Identity Lost, Identity Gained

Scripture Focus: Genesis 27.34, 38
34 When Esau heard his father’s words, he burst out with a loud and bitter cry and said to his father, “Bless me—me too, my father!” 

38 Esau said to his father, “Do you have only one blessing, my father? Bless me too, my father!” Then Esau wept aloud.

Reflection: Identity Lost, Identity Gained
By John Tillman

The pain of Esau has been often explored. His cry of “Oh, bless me, father,” is one of the most heartbreaking moments in scripture, but Jacob’s greeting to his father, “I am Esau,” is also a moment in the scripture to weep. 

Esau loses his identity to the greed of his brother. Jacob abandons his identity to serve that same greed.

In Jacob’s preparation to fool his father he put on qualities that his father loved, covering his own unloved qualities. The less-favored son masked qualities his father rejected in order to be accepted. His body, his clothing, his smell, his cooking are all deficient, so he disguises them.  Without this disguise—a costume made of his own insecurities—he cannot be equally loved by his father.

God, our father, is not limited like Isaac. He has no cultural traditions that treat the first-born as more worthy than the rest. He has no infirmity that keeps him from seeing through our sinful disguises, straight to our deceitful hearts. He has no limited supply of possessions that must be divided between his children, making one superior to the other. But most of all, God has no favoritism or bias that would cause him to treat any of his children inequitably.

Our God is free of these maladies. God’s hands and voice are strong and ready to bless us if only we will come to him as we are. Let us drop the stolen garments of false righteousness. Let us remove the fakery that covers our true identity. Let us, when asked who we are, say “sinner” instead of “righteous.”

For we too have an elder brother. We need not trick him out of his birthright for he lays it down for us. We need not steal his clothing of righteousness, for he places it on our shoulders. We need not cover our deficiencies, for he lovingly makes us acceptable. We need not grift our inheritance, for he gifts it to us.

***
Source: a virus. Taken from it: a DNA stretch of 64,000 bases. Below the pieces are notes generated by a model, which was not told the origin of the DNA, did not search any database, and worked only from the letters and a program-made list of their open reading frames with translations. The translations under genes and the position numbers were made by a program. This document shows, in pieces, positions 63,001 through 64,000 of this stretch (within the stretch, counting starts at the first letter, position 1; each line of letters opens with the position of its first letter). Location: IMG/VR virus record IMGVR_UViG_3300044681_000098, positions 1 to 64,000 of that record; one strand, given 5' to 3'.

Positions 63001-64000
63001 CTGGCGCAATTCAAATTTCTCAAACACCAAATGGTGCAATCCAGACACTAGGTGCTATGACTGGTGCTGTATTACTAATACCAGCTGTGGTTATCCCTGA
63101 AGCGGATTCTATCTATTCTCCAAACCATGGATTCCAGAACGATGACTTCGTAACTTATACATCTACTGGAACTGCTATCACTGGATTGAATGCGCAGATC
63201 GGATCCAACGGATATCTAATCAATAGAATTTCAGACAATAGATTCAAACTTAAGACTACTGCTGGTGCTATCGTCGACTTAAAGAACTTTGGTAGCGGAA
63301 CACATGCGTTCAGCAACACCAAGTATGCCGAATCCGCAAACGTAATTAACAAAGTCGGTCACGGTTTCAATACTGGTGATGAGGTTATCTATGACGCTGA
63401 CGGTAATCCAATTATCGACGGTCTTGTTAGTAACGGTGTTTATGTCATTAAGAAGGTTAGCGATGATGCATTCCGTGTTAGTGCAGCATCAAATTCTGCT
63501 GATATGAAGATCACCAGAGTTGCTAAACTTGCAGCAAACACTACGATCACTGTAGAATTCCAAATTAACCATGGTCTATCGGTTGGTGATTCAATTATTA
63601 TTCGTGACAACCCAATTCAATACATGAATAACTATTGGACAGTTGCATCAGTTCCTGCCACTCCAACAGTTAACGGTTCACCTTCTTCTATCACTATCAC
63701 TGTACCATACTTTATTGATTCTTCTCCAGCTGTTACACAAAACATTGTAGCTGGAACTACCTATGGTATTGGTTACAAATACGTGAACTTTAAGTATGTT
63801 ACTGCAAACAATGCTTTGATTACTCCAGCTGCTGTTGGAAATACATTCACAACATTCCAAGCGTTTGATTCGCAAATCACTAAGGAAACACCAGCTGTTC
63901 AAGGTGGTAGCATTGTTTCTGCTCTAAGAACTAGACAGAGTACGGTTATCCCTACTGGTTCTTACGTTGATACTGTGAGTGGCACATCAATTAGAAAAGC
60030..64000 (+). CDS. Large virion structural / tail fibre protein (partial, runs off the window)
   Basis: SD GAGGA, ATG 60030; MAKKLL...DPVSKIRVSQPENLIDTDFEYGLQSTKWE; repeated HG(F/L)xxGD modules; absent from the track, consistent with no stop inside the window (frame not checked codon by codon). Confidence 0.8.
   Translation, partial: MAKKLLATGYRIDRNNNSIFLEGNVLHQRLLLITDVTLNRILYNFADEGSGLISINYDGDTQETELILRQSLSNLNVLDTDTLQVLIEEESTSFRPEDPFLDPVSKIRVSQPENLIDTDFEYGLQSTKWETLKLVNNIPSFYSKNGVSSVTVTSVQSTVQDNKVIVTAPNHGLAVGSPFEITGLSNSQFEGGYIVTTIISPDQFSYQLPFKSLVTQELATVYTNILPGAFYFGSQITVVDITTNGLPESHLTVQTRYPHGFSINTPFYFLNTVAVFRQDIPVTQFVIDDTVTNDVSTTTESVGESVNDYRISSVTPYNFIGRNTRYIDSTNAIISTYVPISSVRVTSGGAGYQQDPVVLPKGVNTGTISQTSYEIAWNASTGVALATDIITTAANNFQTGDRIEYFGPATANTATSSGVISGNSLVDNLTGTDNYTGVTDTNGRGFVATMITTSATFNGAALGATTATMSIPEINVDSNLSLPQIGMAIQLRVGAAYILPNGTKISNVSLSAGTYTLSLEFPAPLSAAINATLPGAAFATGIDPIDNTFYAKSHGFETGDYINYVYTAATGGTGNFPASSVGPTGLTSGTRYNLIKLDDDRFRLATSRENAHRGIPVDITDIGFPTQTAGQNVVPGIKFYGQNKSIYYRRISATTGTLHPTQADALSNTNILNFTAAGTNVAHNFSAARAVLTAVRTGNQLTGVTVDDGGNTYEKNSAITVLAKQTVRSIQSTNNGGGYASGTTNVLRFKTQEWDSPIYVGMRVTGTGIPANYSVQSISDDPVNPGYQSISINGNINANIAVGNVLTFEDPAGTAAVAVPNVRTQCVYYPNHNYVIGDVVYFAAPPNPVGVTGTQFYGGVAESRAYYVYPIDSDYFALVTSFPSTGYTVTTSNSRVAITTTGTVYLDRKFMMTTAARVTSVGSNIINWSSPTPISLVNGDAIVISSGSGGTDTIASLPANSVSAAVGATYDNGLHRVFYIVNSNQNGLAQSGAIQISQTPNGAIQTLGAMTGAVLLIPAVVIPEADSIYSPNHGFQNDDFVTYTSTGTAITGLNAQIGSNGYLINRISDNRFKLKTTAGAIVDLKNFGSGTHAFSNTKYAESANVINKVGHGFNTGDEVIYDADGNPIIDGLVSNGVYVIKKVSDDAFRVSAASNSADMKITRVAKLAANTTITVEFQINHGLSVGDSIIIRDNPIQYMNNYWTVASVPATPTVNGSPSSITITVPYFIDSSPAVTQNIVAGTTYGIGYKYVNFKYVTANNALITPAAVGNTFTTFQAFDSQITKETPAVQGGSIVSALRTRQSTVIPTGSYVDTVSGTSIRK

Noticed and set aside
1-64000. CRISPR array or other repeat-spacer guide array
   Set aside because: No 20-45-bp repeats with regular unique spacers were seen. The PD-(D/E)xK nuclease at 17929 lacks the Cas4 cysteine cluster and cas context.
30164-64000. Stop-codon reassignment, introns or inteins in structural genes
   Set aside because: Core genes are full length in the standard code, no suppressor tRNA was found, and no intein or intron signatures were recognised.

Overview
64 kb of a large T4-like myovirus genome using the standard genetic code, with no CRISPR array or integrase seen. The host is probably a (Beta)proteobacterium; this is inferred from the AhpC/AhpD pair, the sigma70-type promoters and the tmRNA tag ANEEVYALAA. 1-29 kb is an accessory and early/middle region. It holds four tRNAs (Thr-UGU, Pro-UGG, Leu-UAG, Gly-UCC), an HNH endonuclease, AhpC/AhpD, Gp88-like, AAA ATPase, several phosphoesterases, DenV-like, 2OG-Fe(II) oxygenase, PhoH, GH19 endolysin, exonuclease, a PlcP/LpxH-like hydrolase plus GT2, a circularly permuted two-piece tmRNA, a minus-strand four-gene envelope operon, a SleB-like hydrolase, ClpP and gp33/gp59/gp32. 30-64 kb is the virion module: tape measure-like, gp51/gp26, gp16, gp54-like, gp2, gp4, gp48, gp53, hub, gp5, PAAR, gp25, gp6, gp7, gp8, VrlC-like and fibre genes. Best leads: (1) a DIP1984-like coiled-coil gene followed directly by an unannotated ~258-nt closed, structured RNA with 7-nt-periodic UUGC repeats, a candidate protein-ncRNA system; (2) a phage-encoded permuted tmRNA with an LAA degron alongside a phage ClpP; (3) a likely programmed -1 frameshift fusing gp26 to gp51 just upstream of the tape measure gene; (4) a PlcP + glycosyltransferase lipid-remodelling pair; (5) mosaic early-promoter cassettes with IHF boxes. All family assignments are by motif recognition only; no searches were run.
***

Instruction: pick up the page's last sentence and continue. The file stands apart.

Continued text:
God, our father, is greater and more loving than Isaac and our elder brother, Jesus, rather than seeking our death, goes to death for us.

God, our father, longs to bless us with every spiritual blessing. No one who comes to him will need cry, “Do you have only one blessing, my father?” We need only cry “Abba” and he lovingly speaks our name and calls us close.

Divine Hours Prayer: The Greeting
I will thank you, O Lord my God, with all my heart, and glorify your Name forevermore. — Psalm 86.12

– Divine Hours prayers from The Divine Hours: Prayers for Autumn and Wintertime by Phyllis Tickle

Today’s Readings
Genesis 27 (Listen – 6:25)
Matthew 26 (Listen – 10:01)

Read more about Distrust of God and Fraud
Esau sins by giving up something of eternal significance for temporal satisfaction. Jacob sins by resorting to deceit and theft to gain what had already been promised by God.

Read more about A Way Back for Strivers—Guided Prayer
We, like Jacob, are born swindlers
Grasping for more than we deserve

A Trinity of Neglect :: A Guided Prayer

Matthew 25.37-40
“Then the righteous will answer him, ‘Lord, when did we see you hungry and feed you, or thirsty and give you something to drink? When did we see you a stranger and invite you in, or needing clothes and clothe you? When did we see you sick or in prison and go to visit you?’

“The King will reply, ‘Truly I tell you, whatever you did for one of the least of these brothers and sisters of mine, you did for me.’

1 Timothy 4.13-15
Until I come, devote yourself to the public reading of Scripture, to preaching and to teaching. Do not neglect your gift, which was given you through prophecy when the body of elders laid their hands on you.

Be diligent in these matters; give yourself wholly to them, so that everyone may see your progress.